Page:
His teacher and principal are interested in trying to determine what level math he is capable of doing and plan to construct a program especially for him. My husband and I do not "work with him" and have not explained the traditional way to add. He has his own way of calculating in his head.
My questions are: First, what is the best way to evaluate his ablility? Second, should he learn the traditional way to calculate, or continue using his own way?
It's great that the teacher and principal also recognize your son's talent and are willing to develop a special program for him. A fuller understanding of young children's math abilities is gained through giving them individual intelligence and achievement tests. These tests can determine the appropriate instructional level for your son in math.
Instruction for young children who are gifted in math typically allows them to move at their own pace, and to work on challenging problems. The math instruction should emphasize concepts rather than procedures, allowing kids to construct their own ideas about how math works. Clustering gifted students together for math instruction also helps.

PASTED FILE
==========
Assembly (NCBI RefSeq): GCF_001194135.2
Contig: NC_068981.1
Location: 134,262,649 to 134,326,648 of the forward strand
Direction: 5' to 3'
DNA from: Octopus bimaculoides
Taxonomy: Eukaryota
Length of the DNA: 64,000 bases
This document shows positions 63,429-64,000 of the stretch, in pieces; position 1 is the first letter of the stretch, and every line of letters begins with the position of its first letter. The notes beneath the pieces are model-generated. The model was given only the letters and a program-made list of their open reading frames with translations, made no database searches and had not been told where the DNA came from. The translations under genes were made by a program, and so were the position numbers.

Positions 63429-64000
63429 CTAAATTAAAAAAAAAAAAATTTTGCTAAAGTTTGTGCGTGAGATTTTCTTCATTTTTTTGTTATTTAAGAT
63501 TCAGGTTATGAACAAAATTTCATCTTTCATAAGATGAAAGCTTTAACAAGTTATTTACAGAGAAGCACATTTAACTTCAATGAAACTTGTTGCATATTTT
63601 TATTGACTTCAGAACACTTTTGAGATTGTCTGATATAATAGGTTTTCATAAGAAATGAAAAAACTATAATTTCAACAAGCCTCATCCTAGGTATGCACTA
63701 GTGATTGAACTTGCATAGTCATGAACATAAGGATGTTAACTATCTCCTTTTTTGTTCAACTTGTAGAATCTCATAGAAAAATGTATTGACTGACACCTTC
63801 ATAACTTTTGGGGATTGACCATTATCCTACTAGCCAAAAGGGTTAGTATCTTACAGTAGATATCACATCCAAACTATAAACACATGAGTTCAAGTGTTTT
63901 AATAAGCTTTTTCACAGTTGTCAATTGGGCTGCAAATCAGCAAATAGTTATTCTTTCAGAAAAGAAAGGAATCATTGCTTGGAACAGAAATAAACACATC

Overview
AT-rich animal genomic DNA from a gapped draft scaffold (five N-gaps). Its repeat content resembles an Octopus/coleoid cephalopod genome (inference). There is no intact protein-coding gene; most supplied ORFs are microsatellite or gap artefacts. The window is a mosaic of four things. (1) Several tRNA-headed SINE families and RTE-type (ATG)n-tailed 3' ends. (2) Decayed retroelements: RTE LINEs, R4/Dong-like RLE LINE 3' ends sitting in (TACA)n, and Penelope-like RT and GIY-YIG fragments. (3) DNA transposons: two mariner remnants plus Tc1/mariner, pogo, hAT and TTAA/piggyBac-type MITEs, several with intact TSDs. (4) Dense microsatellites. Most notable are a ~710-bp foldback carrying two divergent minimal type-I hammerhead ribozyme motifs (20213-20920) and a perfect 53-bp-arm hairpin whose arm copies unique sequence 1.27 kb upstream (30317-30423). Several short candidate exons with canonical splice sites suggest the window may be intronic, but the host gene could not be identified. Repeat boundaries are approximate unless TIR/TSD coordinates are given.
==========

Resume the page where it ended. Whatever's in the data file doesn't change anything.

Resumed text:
Good mathematical instruction, according to the National Council of Teachers of Mathematics, teaches children to become problem-solvers, to reason mathematically, to value math, and to become confident in one's own ability. It's also important that children be assessed frequently to monitor their mastery of concepts.
An accelerated math curriculum coupled with exposure to others who are gifted in and interested in math is the best way to maintain your son's motivation in math.